Interesting facts about Increment and Decrement operators in Java
Increment operator is used to incrementing a value by 1. There are two varieties of increment operator:
- Post-Increment: Value is first used for computing the result and then incremented.
- Pre-Increment: Value is incremented first and then the result is computed.
Decrement operator is used for decrementing the value by 1. There are two varieties of decrement operators.
Attention reader! Don’t stop learning now. Get hold of all the important Java Foundation and Collections concepts with the Fundamentals of Java and Java Collections Course at a student-friendly price and become industry ready. To complete your preparation from learning a language to DS Algo and many more, please refer Complete Interview Preparation Course.
- Post-decrement: Value is first used for computing the result and then decremented.
- Pre-decrement: Value is decremented first and then the result is computed.
Now let us do Interesting facts about Increment and Decrement operators:
- Can only be applied to variables only
- Nesting of both operators is not allowed
- They are not operated over final variables
- Increment and Decrement Operators can not be applied to boolean.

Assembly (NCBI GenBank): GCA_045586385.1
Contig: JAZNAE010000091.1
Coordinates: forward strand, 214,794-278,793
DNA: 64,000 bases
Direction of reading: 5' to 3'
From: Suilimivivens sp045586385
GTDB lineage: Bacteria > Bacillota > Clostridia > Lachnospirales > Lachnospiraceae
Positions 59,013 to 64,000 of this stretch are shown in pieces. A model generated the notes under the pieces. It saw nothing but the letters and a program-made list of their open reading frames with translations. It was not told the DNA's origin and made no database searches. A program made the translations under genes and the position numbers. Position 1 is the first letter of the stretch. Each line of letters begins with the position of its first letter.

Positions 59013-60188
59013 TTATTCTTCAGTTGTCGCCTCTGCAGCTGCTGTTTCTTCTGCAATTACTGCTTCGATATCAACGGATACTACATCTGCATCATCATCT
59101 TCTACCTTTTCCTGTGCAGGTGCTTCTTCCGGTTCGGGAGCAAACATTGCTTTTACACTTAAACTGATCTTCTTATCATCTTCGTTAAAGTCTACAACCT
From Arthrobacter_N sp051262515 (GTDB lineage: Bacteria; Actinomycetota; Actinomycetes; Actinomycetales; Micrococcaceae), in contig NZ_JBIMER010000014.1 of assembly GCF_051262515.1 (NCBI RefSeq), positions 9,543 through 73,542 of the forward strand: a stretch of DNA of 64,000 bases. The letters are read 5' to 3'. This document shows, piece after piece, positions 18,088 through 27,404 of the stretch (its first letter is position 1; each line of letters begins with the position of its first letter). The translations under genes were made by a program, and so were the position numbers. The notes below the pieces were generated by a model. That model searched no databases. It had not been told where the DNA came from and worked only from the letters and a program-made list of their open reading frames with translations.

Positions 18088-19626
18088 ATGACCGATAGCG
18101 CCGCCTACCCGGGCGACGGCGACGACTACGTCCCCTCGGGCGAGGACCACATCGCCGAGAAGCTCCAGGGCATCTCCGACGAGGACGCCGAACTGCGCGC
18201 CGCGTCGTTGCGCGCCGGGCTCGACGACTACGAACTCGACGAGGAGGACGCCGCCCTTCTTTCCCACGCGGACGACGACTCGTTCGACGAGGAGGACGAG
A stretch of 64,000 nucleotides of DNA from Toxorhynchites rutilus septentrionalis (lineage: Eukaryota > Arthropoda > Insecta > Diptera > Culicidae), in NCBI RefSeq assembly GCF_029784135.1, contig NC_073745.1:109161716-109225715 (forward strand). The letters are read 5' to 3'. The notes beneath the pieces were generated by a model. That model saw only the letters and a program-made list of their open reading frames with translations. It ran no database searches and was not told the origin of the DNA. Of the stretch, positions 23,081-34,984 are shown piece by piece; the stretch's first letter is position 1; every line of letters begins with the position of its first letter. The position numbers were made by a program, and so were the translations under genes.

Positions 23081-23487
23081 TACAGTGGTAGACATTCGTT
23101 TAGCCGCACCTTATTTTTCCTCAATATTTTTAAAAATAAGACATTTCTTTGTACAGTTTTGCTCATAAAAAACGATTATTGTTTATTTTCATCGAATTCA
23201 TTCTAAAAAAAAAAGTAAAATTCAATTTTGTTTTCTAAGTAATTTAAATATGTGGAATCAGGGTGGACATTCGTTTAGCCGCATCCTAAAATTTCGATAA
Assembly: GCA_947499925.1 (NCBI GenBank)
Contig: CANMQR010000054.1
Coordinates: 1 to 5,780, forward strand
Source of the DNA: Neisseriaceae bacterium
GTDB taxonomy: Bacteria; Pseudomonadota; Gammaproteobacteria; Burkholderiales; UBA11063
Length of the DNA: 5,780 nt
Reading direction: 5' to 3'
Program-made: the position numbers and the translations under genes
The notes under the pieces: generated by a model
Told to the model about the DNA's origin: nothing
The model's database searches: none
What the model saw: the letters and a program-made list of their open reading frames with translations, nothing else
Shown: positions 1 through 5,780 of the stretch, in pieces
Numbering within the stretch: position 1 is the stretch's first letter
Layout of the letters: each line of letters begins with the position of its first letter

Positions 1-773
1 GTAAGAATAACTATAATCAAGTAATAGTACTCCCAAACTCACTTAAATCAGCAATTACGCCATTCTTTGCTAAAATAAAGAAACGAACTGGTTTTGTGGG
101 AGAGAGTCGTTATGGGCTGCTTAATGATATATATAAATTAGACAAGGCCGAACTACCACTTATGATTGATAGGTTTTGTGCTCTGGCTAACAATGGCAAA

Let us discuss these 4 facts as listed above and do implement them as follows:
Fact 1: Can be applied to variables only
We can apply ++ and — operator only for variables but not for the constant values. If we are trying to apply ++ and — operator on the constant value then we will get a compile-time error which we will be seeing in example 1B after below example as follows:
Fact 2: Nesting of both ++ and — operators are not allowed
Fact 3: Final variables can’t apply increment and decrement operator
The increment and decrement operators can not be applied to final variables because of the simple reason that their value can not be changed.
Fact 4: Increment and Decrement Operators can not be applied to boolean
We can apply ++ and — operators for all primitive data types except Boolean type as it only has true and false which even sounds impractical.
This article is contributed by Bishal Kumar Dubey. If you like GeeksforGeeks and would like to contribute, you can also write an article using write.geeksforgeeks.org or mail your article to firstname.lastname@example.org. See your article appearing on the GeeksforGeeks main page and help other Geeks. Please write comments if you find anything incorrect, or you want to share more information about the topic discussed above.